But half way through chapter eight, Jesus' tone appears to change. This mighty Savior whom demons, devils, disease, and death yield to talks about suffering and being killed and then rising (Mark 8:31). This seemed so contrary to the mighty Savior they knew that Peter toke him aside and scolded him for talking like that. But Jesus rebuked Peter, "Get behind me, Satan! ... You do not have in mind the things of God, but the things of men" (Mark 8:33 NIV1984).

Yes, God's mighty plan to defeat sin, Satan, and death, meant the cross, and as the mighty Savior Jesus resolutely faced it all to rescue you and me. As Mark's account continues the destination of the cross becomes clearer and clearer. Yet even here Mark shows that Jesus is the mighty God, the roaring lion, who willingly chooses this path. We glimpse his glory on the Mount of Transfiguration in Mark 9. Jesus still drives out an evil spirit (Mark 9:14-27) and heals a blind man (Mark 10:46-52), but he keeps on talking to his disciples about his coming death and resurrection (Mark 9:12, 31; 10:33-34, 45). He teaches them that the path of faith isn't the path of power and dominance but of service and humility like a little child (Mark 9:33-37; 10:13-16, 35-45).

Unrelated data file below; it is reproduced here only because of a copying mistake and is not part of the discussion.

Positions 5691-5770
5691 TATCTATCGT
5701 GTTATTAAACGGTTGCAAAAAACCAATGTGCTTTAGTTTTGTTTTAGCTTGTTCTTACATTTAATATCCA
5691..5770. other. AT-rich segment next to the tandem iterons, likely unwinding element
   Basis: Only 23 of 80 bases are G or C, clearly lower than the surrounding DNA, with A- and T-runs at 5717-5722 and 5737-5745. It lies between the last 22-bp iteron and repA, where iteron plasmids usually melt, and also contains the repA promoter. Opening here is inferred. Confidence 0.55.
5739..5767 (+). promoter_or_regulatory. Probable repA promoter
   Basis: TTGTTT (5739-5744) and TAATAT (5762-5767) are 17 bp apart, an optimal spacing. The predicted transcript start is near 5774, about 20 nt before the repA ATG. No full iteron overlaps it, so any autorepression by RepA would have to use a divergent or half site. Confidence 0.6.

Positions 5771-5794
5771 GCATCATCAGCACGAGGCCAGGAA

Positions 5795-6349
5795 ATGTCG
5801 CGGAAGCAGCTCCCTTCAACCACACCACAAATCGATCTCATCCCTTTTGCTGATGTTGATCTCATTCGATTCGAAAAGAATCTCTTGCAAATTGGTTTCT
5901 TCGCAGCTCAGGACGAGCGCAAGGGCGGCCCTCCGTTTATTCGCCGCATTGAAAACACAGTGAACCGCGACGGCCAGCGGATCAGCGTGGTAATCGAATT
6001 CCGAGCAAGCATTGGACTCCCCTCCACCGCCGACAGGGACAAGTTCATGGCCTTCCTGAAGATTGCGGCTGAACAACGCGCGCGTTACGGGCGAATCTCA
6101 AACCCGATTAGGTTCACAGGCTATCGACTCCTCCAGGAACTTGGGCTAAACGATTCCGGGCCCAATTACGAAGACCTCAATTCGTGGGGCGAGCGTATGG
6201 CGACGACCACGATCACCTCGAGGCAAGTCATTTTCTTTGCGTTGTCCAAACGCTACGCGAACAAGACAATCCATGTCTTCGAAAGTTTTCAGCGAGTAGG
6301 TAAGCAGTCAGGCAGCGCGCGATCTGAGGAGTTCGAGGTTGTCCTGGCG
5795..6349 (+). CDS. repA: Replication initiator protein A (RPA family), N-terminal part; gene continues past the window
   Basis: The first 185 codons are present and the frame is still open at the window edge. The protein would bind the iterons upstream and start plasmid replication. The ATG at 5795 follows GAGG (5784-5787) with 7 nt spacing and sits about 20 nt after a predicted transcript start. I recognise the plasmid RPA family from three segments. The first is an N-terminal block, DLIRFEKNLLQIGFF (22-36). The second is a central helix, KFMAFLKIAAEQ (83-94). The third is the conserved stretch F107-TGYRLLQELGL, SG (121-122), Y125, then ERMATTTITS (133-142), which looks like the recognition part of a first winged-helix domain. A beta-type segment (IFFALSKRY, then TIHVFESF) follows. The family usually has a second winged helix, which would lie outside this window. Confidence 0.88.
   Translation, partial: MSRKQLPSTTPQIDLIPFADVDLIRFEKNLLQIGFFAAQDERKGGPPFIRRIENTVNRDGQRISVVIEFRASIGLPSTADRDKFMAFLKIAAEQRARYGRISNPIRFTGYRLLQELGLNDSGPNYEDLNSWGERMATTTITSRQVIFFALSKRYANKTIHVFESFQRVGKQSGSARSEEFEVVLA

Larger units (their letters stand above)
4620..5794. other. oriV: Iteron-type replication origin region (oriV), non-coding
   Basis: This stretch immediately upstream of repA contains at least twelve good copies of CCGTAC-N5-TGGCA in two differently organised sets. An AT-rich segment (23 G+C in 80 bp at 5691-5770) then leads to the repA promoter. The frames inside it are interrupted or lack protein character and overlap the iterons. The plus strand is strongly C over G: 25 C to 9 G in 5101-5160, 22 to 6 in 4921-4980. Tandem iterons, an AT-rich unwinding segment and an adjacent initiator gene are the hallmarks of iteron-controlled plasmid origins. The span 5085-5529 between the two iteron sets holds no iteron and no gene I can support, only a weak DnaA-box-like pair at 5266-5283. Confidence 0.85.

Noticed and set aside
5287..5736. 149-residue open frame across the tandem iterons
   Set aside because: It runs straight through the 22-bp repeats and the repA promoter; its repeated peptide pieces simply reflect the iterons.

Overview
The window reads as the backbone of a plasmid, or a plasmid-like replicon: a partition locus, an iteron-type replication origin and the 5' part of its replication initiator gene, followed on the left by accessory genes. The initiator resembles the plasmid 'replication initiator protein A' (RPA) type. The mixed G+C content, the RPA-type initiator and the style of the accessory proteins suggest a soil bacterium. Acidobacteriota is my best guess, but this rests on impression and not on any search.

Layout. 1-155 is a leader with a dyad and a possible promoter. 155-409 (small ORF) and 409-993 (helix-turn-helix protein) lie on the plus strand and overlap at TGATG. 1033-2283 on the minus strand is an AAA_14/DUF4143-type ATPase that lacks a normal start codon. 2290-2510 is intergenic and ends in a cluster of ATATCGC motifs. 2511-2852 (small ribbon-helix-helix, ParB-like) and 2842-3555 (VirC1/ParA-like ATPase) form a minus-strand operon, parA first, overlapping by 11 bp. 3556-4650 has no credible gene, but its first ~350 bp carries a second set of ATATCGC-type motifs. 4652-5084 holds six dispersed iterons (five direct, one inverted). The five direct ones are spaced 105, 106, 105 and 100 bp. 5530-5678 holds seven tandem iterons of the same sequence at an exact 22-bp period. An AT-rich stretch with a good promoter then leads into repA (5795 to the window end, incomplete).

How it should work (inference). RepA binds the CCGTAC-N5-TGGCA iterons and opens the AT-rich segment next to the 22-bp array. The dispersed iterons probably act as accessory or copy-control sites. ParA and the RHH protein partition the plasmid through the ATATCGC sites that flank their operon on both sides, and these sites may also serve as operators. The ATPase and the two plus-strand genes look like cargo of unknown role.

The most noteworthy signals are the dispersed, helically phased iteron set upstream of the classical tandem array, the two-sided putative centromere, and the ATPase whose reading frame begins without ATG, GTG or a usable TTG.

Yes, dear friends, don't look for God's power in the mighty acts this world boasts of. Jesus certainly displayed his power and might in his miracles, but the reason he came was to serve by giving his life as the ransom for you. Since the mighty Savior has served us in such a great way, can we not serve others with all humility? Serve not to gain earthly power, prestige, or wealth. Serve not because others say nice things about your helpfulness or because it makes you feel good about yourself. Rather serve because you rely on Jesus alone as your mighty Savior, your powerful lion. And such reliance on Jesus brings not only the power to serve others but also the strength to bear whatever cross comes when you follow Jesus. If the mighty Lion stood there in humiliation with his main shorn letting them kill him in our place, how little our cross in comparison.